Should I Use WordPress to Create a Website?


(Photo by William Hook/Flickr)

You can create powerful, polished sites with WordPress without learning a lot of coding. Once you’re comfortable with WordPress, you can do in a week or a weekend what could take you a month or more to code from scratch. The WordPress software, once installed on a server, provides a ton of tools for building and managing great websites.

WordPress works best for certain types of sites. Personal portfolios, blogs, and brochure sites, for instance, are super-easy with WordPress. Thanks to well-developed WordPress plug-ins, you can also easily build e-commerce sites, job boards, social networks and other custom sites. More developers are even talking about using WordPress as an application framework; however, this is a less-developed use case for WordPress at the moment.

When Should I Use WordPress?

For super-simple websites, WordPress is an overkill.  It’s better to code from scratch by using a simpler CMS like Perch or a lightweight development tool like Jekyll. You can learn how to make a website from scratch on Treehouse.

For complex sites that require too much bending, tweaking and hacking to make WordPress a viable solution, you should explore building the site from the ground up, likely relying on JavaScript and back-end programming languages like PHP or Ruby.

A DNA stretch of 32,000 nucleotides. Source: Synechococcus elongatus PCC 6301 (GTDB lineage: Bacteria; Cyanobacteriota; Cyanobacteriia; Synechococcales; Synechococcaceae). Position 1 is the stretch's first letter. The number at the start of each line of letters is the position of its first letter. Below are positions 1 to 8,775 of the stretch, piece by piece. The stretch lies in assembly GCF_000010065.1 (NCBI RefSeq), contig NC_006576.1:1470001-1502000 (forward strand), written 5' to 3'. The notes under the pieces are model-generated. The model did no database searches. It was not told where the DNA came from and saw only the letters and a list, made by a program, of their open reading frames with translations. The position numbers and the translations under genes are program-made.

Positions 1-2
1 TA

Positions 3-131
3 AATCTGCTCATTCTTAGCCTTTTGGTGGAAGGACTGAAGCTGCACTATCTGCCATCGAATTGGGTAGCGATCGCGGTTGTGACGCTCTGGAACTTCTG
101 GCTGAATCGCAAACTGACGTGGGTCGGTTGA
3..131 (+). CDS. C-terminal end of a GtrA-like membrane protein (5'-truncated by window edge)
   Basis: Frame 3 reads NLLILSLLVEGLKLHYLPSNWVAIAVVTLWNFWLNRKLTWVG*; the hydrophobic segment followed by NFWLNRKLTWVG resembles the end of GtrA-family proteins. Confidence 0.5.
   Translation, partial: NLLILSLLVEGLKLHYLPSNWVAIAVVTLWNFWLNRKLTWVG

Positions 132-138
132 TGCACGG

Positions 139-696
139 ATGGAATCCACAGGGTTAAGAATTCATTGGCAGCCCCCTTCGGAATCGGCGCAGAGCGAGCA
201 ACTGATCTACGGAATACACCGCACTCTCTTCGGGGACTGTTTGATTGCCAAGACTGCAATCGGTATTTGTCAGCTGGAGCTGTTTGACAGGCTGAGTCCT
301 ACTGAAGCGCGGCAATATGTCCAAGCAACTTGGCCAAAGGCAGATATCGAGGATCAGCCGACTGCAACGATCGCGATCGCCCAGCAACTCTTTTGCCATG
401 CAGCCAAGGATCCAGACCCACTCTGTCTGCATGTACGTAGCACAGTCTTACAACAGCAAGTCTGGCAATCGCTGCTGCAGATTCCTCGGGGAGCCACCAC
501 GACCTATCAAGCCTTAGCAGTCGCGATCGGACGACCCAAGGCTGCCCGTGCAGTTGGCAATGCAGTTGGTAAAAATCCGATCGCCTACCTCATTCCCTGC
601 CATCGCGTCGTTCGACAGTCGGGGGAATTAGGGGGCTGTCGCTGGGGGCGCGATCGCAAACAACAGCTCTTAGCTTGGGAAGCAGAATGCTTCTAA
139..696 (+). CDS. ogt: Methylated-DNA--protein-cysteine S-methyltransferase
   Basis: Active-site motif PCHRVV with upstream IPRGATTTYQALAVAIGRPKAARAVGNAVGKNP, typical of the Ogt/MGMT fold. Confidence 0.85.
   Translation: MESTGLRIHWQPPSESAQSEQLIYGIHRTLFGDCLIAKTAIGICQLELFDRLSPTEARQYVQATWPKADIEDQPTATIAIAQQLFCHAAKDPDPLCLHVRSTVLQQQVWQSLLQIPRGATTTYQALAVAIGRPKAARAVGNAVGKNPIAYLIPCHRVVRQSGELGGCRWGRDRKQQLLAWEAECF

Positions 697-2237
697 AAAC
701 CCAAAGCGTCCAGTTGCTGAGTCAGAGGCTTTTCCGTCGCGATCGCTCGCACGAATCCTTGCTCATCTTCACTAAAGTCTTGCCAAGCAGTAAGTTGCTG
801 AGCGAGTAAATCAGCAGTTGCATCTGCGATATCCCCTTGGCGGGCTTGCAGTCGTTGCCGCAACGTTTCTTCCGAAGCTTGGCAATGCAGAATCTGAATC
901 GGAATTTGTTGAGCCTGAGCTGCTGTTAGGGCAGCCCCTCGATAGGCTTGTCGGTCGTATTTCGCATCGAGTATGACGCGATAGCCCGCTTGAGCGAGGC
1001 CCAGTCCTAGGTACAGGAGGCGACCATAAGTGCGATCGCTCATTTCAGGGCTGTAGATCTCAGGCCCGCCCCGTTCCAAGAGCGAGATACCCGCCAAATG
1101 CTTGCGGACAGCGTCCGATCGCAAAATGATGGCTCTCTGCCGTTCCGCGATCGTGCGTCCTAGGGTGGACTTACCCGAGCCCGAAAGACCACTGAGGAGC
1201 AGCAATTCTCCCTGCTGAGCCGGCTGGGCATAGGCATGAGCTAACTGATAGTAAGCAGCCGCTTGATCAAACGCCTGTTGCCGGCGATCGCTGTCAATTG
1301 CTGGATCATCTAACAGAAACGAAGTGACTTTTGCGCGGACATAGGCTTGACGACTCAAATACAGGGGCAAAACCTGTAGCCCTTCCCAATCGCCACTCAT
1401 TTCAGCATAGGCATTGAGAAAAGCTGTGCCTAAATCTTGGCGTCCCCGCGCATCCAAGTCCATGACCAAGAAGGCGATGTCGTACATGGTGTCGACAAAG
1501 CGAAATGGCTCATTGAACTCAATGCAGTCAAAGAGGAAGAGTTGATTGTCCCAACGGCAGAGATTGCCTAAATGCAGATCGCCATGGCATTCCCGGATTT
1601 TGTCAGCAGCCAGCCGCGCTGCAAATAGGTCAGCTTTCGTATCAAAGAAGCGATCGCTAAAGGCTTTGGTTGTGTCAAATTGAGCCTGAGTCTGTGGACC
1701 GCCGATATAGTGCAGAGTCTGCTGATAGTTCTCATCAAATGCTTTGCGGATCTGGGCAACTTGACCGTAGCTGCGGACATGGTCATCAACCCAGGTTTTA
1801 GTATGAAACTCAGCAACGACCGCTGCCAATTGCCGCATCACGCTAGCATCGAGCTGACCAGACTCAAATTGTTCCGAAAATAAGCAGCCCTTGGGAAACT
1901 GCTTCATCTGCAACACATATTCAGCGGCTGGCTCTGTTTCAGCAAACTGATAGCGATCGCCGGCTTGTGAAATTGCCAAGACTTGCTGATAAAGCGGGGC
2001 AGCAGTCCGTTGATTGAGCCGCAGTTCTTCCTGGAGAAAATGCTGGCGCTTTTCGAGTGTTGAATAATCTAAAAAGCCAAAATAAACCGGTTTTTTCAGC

Most website creators using WordPress today run basic sites, those with static pages, a blog or news section, some sort of custom content, and a variety of common features like slideshows, contact forms, and more. WordPress plug-ins handle those features with no problems. It has the ability to create custom content and assign them your own fields and options. This helps when your content doesn’t fit into the default title and content options that WordPress offers for blog posts and static pages. Unless your theme comes with custom content by default, you will have to activate a few plug-ins and do some template coding to include custom content on your WordPress site.

Using Themes in WordPress